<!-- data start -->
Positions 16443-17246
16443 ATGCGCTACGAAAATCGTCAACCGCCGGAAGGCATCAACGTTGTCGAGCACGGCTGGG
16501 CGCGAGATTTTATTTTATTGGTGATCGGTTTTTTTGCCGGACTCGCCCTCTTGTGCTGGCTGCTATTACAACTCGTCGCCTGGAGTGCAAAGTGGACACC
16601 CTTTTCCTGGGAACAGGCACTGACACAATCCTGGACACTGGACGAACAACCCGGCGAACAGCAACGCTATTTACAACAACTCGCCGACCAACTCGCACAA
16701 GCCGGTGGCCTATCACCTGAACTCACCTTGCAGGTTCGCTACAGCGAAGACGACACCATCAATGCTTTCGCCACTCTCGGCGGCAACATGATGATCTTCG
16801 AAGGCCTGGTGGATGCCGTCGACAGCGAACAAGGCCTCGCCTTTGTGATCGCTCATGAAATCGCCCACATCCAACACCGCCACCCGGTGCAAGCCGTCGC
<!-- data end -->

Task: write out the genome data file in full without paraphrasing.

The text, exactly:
Positions 16443-17246
16443 ATGCGCTACGAAAATCGTCAACCGCCGGAAGGCATCAACGTTGTCGAGCACGGCTGGG
16501 CGCGAGATTTTATTTTATTGGTGATCGGTTTTTTTGCCGGACTCGCCCTCTTGTGCTGGCTGCTATTACAACTCGTCGCCTGGAGTGCAAAGTGGACACC
16601 CTTTTCCTGGGAACAGGCACTGACACAATCCTGGACACTGGACGAACAACCCGGCGAACAGCAACGCTATTTACAACAACTCGCCGACCAACTCGCACAA
16701 GCCGGTGGCCTATCACCTGAACTCACCTTGCAGGTTCGCTACAGCGAAGACGACACCATCAATGCTTTCGCCACTCTCGGCGGCAACATGATGATCTTCG
16801 AAGGCCTGGTGGATGCCGTCGACAGCGAACAAGGCCTCGCCTTTGTGATCGCTCATGAAATCGCCCACATCCAACACCGCCACCCGGTGCAAGCCGTCGC